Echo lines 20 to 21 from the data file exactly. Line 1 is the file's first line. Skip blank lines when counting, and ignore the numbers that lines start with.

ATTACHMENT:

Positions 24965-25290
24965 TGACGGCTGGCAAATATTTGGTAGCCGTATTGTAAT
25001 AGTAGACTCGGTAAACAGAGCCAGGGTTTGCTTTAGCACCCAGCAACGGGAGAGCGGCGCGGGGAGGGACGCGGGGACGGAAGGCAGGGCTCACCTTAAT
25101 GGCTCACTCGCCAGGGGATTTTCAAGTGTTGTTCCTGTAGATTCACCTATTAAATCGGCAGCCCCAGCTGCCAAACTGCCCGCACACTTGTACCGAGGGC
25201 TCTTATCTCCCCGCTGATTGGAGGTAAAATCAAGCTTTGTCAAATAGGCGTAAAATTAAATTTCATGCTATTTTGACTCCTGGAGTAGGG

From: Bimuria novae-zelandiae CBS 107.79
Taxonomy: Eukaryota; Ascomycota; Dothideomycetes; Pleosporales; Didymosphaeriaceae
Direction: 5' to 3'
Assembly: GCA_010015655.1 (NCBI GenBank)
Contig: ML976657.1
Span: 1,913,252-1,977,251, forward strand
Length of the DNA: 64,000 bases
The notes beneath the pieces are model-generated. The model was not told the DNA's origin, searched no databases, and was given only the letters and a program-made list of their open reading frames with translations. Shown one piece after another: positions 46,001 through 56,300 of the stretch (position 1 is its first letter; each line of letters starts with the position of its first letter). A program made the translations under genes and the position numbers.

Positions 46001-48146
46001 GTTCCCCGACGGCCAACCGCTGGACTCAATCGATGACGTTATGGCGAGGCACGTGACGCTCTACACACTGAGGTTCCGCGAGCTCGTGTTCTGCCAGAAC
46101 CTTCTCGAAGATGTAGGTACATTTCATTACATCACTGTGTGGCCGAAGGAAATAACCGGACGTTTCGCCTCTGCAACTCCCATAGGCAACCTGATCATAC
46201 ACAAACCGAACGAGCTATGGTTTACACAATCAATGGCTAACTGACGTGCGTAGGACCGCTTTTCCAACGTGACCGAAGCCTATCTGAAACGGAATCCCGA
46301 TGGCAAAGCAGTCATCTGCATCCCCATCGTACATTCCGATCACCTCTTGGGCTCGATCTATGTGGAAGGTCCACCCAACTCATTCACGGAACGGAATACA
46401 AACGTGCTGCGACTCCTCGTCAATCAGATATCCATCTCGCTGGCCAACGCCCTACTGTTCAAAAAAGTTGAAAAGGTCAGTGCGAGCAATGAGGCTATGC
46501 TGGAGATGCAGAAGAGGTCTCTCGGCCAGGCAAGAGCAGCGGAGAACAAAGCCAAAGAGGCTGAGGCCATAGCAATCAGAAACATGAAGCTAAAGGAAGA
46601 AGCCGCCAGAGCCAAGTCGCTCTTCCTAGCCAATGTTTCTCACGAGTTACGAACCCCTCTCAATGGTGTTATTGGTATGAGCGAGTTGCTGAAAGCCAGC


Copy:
46501 TGGAGATGCAGAAGAGGTCTCTCGGCCAGGCAAGAGCAGCGGAGAACAAAGCCAAAGAGGCTGAGGCCATAGCAATCAGAAACATGAAGCTAAAGGAAGA
46601 AGCCGCCAGAGCCAAGTCGCTCTTCCTAGCCAATGTTTCTCACGAGTTACGAACCCCTCTCAATGGTGTTATTGGTATGAGCGAGTTGCTGAAAGCCAGC